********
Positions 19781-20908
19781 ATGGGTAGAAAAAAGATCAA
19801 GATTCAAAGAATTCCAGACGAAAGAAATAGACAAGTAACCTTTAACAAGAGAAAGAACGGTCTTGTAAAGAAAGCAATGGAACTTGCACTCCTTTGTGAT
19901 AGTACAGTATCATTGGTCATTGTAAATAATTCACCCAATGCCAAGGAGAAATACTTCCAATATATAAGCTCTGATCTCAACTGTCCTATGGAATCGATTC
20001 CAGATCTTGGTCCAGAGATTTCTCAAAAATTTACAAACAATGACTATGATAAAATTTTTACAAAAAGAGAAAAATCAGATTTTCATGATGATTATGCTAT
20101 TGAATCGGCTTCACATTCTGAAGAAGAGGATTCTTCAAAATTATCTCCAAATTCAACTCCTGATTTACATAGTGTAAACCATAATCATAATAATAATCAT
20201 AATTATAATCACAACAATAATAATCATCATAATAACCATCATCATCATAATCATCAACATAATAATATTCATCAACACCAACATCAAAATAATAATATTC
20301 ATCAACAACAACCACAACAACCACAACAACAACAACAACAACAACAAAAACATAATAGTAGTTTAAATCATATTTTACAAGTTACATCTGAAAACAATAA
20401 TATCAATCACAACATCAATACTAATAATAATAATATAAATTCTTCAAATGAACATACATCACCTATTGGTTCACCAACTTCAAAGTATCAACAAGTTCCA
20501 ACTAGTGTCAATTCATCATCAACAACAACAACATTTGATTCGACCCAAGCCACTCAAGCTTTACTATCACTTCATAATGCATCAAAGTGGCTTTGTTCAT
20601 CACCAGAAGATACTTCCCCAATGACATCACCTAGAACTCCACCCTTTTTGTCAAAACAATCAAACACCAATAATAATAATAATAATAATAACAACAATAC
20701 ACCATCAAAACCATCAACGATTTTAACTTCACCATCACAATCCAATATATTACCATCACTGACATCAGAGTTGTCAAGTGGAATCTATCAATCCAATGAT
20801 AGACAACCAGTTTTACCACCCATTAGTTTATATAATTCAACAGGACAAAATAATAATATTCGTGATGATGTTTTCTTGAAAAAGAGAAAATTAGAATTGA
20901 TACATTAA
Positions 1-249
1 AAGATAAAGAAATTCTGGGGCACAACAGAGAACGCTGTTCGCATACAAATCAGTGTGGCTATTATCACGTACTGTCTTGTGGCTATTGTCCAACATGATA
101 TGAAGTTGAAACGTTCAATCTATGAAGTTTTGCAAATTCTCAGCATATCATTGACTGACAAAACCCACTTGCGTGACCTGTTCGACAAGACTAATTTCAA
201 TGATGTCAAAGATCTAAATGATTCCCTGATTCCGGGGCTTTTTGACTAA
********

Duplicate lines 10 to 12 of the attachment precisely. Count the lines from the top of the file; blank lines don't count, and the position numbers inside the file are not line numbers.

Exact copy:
20501 ACTAGTGTCAATTCATCATCAACAACAACAACATTTGATTCGACCCAAGCCACTCAAGCTTTACTATCACTTCATAATGCATCAAAGTGGCTTTGTTCAT
20601 CACCAGAAGATACTTCCCCAATGACATCACCTAGAACTCCACCCTTTTTGTCAAAACAATCAAACACCAATAATAATAATAATAATAATAACAACAATAC
20701 ACCATCAAAACCATCAACGATTTTAACTTCACCATCACAATCCAATATATTACCATCACTGACATCAGAGTTGTCAAGTGGAATCTATCAATCCAATGAT